Friday, 17 October: Getting home
Walking back and forth through our hotel's parking lot every day, I had spotted a little kiosk in one corner labeled "Qingdao Airport Express," and sometimes, a bus with the same sign was parked next to it. On closer study, its signage seemed to say that it departed every 30 minutes, all day, so I made a point of going down there one day near a posted departure time to talk to the lady in the kiosk (she was only there for about 10 minutes before each departure). Her English was redimentary, but this was the one subject she had the vocabular for. Sure enough, every 30 minutes, at quarter past and quarter of the hour; takes an hour and costs a small fraction of the taxi fare. No reservations needed; pay on the bus.
The hotel was very helpful about letting us spend most of our left-over cash toward the price of the room, then cover the rest with a credit card, so after one more shot at that terrific breakfast buffet, we trundled our luggage down the parking lot and past the the taxi stand to the bus kiosk. As promised, bor a small fee, they took us straight to the airport and dropped us at the terminal we needed.
At the airport, we found all the usual upscale clothing stores and gleaming duty-free assortments, but the most popular food items were once again the dried seafoods. At the left here is a small part of a large bank of bins filled with different dried fish and invertebrates, relieved only by one corner shelf that had been taken over by rows and rows of Ritter Sport chocolate bars.
These items weren't refrigerated, but in an adjacent refrigerator case, I found these colorful, butterflied, shrink-wrapped squid, each one maybe a foot long.
Of all the seafood, though, the most popular were clearly the sea cucumbers. Here's just one of many cases filled with gift assortments of dried sea cucumbers, in a variety of sizes and grades. Having no idea what to do with them (and a fairly strong presentiment of the USDA's feelings on the matter), I didn't buy any.
We had some trouble finding anything to eat for lunch. Even the sandwiches at Starbucks had lettuce in them. Finally we found a coffee shop selling these croissants. The labels were underneath, so we thought we were just getting plain croissants with our bottles of Evian, but lo and behold, when we turned them over, we found that they had ham and cheese baked inside. Excellent.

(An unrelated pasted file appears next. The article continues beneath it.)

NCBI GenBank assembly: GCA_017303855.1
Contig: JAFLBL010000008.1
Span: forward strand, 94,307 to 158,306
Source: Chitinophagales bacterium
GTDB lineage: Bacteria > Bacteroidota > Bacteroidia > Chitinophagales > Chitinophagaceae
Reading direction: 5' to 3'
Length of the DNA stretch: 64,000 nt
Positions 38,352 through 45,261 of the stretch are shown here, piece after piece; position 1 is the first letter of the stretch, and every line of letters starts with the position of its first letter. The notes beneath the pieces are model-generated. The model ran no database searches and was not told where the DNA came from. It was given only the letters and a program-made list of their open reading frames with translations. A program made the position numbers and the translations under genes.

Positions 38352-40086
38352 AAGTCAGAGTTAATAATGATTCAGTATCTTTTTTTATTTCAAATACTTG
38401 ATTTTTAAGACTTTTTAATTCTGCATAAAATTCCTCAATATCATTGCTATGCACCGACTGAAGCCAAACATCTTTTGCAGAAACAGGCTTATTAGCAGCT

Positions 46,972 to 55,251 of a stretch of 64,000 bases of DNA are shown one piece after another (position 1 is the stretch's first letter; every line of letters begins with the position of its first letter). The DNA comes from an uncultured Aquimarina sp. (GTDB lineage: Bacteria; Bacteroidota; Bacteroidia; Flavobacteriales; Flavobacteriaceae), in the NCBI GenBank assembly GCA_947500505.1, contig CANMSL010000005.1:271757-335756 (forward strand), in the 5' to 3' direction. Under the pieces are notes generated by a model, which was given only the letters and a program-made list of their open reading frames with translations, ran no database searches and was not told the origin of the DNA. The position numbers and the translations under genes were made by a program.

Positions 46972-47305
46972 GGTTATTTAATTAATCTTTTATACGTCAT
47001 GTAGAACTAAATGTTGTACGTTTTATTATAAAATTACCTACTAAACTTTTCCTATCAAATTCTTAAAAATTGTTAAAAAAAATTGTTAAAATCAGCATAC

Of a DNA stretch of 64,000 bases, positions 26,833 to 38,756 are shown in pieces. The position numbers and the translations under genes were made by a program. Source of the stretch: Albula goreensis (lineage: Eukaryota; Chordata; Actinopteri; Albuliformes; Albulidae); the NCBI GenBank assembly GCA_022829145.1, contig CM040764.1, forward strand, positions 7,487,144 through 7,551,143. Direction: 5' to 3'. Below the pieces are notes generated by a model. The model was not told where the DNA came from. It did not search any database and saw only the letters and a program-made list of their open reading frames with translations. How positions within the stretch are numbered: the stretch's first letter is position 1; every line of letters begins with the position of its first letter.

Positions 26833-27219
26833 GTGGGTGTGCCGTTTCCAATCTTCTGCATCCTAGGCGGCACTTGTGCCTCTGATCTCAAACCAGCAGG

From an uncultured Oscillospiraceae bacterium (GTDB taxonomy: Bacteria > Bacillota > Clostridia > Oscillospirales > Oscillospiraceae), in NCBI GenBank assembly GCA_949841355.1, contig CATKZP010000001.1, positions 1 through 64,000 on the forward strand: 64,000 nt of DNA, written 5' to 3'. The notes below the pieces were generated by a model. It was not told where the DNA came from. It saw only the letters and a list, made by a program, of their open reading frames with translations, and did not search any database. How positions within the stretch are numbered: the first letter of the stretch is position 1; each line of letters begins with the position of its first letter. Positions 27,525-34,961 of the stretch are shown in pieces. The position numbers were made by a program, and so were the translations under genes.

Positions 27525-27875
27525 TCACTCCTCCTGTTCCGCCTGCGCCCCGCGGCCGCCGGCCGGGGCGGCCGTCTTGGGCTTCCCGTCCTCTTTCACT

When the time for our flight arrived, we reported to the China East counter to check in and were delighted to find that the space between velvet ropes that was reserved for first and business classes (which we weren't, alas) included two tiny wicker tea tables with chairs, for the comfort of those waiting in line!
Our flights home were more or less routine (though very long, of course), but were delayed, so we got into Atlanta very late. As planned, we checked into the nearby Motel 6 for the night but were too tired to go out for anything to eat (they fed us on the plane). Because of the date line, we made up the day we lost going over—we left Qingdao in the early afternoon on Friday and arrived in Atlanta the same Friday evening.
The next morning, Saturday, as planned, we caught an early flight to Tallahassee, and I was delighted to learn that that day's FSU football game against Notre Dame was scheduled for 8 p.m., so we had time to go home and wash up! David elected to stay home and sleep, but I went on over to the game as usual—I didn't bother to pack a tailgate picnic; I just bought a barbecue sandwich, boiled peanuts, and a funnel cake at the stadium. (I won't get another funnel cake there; I used to love them, but the department of health has recently declared that they must all be baked rather than fried, then barely reheated in a toaster oven—tough, soggy, and dreadful.)
The game was a heartstopper, which FSU finally won in the last few seconds (the story of this whole season!). After that, I went home and slept for about 12 hours.
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